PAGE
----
3. During its visit to Bhutan, the Working Group was granted an audience with H.M. King Jigme Singye Wangchuck. During the course of interviews on follow-up to its recommendations, the Group held lengthy discussions with the Foreign Minister, Lyonpo Dawa Tsering; the Home Minister, Lyonpo Dago Tshering; and the Chief Justice, Dasho Sonam Tobgye, as well as with a group of Jabmis, substitutes for lawyers. The Group also met with the Chairman of the Royal Advisory Council, Dasho Karma Letho, and the Speaker of the National Assembly, Dasho Pasang Dorji. In addition, the Group visited two prisons in the capital which it had visited during its first mission: the Thimphu Detention Centre and the Chamgang Central Jail.
4. On 2 and 3 May, the Group went to Phuentsholing, Chukha District, and Samtse, in southern Bhutan, where it was received by the local authorities (Dasho Penjor Dorji, Chukha District Commissioner; Jigme Tsultrim, Samtse District Commissioner; and Doffu Reddy, Deputy Commissioner of Chukha District; it met with district court judges (including Thinley Thongmaith, Samtse District Court Judge, and Pema Gyelsthen, Phuentsholing Sub-Division Court Judge) and visited a prison (Samtse), where it met with the Police Chief, Major Dorji Phuntso. On 4 May, the Group visited Paro, in the west of the country, where it paid an impromptu visit to the police station. It was then received by the local authorities (Dasho Dophu Tshering, Paro District Commissioner; Sonam Tschering, Deputy Commissioner of Paro District; and Kunzang Tobgay, Paro District Court Judge).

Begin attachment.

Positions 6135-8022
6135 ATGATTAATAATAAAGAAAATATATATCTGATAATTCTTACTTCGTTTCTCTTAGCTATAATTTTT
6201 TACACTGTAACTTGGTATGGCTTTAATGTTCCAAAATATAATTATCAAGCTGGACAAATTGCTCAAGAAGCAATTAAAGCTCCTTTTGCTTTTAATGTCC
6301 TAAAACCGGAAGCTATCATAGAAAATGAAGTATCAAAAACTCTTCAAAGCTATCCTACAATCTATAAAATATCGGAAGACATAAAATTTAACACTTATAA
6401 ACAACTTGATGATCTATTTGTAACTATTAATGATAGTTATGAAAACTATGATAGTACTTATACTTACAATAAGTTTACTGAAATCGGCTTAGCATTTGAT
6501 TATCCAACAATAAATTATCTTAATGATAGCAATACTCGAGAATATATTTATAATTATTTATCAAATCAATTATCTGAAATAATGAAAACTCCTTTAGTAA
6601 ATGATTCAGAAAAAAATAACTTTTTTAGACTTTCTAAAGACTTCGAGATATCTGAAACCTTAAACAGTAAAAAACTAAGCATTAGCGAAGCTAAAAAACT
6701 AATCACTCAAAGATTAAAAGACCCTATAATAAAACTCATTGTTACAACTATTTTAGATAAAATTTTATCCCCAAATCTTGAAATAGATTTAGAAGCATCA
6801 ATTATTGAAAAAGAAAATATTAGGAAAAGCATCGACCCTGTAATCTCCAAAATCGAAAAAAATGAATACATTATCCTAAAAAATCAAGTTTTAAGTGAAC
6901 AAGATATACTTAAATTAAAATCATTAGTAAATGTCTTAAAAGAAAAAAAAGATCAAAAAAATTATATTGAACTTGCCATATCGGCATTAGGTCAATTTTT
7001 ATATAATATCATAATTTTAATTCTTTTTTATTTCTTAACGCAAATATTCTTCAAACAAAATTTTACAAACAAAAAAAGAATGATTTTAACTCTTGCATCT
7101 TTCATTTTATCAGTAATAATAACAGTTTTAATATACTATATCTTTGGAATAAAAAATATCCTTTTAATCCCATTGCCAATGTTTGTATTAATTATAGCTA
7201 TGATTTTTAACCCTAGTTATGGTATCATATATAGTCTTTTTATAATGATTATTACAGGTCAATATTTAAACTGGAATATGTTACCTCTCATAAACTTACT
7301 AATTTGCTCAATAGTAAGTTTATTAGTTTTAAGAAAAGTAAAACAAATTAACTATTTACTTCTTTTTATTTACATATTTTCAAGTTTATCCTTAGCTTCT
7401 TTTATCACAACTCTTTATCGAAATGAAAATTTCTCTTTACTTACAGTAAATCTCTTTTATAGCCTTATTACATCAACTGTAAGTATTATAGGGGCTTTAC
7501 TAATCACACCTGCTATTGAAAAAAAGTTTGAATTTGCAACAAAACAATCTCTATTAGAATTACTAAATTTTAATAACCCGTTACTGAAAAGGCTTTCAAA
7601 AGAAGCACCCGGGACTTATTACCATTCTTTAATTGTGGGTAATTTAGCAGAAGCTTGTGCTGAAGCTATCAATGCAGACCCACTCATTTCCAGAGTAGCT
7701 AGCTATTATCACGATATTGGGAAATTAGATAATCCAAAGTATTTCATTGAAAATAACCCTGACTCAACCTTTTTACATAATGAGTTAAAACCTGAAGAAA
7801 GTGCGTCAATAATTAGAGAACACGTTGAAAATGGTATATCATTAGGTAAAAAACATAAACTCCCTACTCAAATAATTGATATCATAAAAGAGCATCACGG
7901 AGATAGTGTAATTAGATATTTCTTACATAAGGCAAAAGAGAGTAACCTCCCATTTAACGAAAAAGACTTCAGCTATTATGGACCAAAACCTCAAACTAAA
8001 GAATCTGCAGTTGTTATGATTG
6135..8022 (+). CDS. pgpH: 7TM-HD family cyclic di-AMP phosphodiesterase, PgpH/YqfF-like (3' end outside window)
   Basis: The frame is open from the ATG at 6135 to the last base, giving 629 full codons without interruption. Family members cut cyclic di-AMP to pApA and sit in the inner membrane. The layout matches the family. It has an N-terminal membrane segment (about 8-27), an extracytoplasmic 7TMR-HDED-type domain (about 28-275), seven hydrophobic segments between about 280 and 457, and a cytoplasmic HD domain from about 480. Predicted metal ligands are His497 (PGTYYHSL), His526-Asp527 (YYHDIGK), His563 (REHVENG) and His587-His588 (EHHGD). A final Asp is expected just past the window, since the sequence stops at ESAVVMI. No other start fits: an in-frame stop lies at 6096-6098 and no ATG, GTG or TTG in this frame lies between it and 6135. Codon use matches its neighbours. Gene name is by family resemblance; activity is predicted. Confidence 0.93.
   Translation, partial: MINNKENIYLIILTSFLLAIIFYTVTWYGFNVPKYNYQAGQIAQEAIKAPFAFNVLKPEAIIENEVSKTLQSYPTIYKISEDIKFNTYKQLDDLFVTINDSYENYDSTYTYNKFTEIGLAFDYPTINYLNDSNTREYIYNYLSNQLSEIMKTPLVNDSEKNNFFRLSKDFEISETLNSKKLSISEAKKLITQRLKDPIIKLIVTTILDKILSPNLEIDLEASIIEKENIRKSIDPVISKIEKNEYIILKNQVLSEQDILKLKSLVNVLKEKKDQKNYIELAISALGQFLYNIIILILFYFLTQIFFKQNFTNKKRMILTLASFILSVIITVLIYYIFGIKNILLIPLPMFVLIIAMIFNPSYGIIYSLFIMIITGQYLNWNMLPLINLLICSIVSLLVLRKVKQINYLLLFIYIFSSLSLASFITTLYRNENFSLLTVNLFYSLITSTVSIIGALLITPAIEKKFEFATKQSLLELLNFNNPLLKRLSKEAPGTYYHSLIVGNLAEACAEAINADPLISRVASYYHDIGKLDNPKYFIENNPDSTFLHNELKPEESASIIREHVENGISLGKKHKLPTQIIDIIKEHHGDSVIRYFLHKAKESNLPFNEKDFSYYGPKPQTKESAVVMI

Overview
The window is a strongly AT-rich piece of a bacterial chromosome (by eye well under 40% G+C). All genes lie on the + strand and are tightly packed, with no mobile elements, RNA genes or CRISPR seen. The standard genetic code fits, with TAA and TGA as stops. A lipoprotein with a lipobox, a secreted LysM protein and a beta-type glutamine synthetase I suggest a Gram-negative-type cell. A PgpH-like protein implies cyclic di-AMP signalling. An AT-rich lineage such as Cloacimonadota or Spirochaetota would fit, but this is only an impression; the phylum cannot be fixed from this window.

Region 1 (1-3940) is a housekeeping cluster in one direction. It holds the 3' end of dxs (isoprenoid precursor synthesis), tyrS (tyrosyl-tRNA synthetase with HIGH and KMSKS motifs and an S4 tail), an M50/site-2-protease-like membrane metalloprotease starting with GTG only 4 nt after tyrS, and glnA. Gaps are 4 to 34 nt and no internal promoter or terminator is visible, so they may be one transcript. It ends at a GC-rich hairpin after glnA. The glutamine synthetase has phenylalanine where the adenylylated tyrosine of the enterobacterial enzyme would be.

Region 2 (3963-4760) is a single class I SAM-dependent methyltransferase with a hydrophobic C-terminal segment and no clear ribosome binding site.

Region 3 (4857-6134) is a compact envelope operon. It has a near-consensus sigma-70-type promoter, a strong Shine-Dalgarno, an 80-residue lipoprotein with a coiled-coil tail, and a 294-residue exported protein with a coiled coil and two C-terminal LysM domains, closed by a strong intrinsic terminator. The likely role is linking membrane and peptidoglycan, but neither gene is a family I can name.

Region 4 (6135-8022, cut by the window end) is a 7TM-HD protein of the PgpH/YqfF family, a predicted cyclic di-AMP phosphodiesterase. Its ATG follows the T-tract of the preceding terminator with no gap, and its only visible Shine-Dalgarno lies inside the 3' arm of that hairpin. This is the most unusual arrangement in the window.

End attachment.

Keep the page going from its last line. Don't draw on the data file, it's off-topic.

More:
5. It also held a long working meeting with the Resident Coordinator of the United Nations Development Programme (UNDP) in Bhutan, Mrs. Akiko Naito-Yuge.
6. In all the prisons or police stations visited, some of them in an impromptu fashion, the Working Group was able to question freely and in private, in a place of its choosing, as many detainees as it wished.